… We are disillusioned with our leaders, with the experts, with the medical establishment, with the media, with the official information, with the information we get on the internet, with people who aren’t taking the epidemic seriously and those who are taking it too seriously. Our “discouragement and stress” are palpable. I would say that we are in the disillusionment phase right now. …

    (Phase 6) is characterized by an overall feeling of recovery. Individuals and communities begin to assume responsibility for rebuilding their lives, and people adjust to a new ‘normal’ while continuing to grieve losses.”

    Please, Lord, may this phase come soon! It’s encouraging to consider that disasters run their course. If we can just hold on–though we don’t know exactly when (a vaccine in early 2021? eventually attaining herd immunity once enough people get infected? the virus suddenly dies out?)–we will reach “an overall feeling of recovery.”
    _______________________

    Liked by 4 people

  17. I know it’s wrong of me but I can’t help but be thankful every times something “racial” happens or is said that it isn’t happening in the South.
    I’ve always told you the relationships between “races” are complicated. We are all very interdependent.

    Liked by 4 people

  18. As a homeschool mom, you all can imagine that I did not quite fit in by having an only child. I thought the large families were great! They had all those children to help teach each other. I got worn out having to provide all the learning opportunities for a very bright child. I did find a few others who had a similar situation and we became friends who understood each other.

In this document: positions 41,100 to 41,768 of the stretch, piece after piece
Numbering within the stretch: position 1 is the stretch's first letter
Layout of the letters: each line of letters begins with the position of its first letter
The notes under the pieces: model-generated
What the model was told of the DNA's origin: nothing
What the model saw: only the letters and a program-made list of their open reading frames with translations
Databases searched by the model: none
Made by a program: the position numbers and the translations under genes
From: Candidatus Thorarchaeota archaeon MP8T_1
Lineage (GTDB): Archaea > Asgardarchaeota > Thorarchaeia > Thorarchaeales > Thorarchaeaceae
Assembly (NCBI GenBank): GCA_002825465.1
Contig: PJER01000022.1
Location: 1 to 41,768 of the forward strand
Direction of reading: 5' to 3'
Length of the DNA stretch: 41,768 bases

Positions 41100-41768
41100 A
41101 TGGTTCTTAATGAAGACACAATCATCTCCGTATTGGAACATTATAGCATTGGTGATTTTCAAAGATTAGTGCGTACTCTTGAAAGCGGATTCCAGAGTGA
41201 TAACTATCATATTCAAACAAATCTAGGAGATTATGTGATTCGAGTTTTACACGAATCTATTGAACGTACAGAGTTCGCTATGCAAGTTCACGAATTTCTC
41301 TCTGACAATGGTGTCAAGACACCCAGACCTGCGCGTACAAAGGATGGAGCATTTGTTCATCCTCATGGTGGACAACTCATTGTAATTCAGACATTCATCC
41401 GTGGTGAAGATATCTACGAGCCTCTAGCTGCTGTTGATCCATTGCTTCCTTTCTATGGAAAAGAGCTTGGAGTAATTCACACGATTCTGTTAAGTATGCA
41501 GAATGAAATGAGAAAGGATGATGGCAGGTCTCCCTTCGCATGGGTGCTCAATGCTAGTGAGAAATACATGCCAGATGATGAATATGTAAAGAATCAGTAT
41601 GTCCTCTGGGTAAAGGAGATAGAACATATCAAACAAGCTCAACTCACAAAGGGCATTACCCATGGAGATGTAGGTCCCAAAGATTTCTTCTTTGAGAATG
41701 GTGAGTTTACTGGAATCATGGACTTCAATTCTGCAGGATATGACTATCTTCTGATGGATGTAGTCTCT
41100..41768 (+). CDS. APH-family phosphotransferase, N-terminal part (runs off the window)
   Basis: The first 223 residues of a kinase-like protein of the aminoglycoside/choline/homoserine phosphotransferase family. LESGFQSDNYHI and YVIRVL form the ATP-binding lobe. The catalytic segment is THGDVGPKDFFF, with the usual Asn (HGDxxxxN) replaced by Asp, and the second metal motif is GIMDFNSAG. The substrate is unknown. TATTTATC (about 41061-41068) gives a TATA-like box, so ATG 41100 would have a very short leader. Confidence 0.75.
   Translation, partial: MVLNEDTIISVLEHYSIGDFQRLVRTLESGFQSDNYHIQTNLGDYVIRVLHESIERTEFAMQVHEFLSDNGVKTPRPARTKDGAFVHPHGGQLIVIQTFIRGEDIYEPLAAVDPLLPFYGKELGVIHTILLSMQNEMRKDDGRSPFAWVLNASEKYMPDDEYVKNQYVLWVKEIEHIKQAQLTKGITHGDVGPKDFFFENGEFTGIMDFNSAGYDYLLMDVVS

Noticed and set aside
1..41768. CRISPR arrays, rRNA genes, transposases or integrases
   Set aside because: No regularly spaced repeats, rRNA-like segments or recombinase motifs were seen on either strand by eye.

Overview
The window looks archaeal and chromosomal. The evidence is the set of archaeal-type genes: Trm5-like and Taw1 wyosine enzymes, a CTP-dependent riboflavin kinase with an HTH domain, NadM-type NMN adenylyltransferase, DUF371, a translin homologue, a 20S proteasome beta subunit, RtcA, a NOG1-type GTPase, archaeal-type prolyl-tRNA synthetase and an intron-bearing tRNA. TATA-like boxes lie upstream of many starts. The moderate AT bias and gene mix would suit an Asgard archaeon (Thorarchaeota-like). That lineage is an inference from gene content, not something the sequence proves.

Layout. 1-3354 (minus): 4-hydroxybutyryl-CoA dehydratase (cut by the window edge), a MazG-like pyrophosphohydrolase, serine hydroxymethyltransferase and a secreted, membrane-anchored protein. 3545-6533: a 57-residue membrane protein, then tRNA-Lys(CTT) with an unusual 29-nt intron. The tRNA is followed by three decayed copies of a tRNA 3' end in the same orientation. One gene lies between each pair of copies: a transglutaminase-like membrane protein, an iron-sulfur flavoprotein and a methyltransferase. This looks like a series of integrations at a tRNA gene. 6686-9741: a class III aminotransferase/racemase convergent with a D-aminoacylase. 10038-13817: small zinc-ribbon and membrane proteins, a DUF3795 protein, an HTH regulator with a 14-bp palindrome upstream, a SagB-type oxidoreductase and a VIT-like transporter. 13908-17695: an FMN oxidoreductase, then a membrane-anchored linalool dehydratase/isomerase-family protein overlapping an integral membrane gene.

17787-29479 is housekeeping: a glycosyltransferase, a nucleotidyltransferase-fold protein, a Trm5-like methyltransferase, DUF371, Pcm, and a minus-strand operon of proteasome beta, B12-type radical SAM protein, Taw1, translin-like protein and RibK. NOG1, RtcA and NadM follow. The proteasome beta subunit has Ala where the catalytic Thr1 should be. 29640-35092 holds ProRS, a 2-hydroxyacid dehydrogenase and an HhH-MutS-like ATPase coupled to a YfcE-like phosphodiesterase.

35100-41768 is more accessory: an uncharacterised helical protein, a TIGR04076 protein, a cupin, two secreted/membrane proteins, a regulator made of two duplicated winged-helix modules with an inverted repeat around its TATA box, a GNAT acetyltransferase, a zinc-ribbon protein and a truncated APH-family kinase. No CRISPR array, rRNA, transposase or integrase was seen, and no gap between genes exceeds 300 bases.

My father shared with me once that my mother had problems conceiving. I think he said they had to put some kind of gas through her tubes? That is why they only had two children. He wanted to adopt some but she did not. He told us when he was in the Navy overseas that people would offer their children for adoption to get them to America so I guess that made him think about adopting.

    I got married late and did not conceive immediately. Then I was dealing with aging parents. I had originally wanted three children but time ran out. And I learned contentment with what God so graciously gave.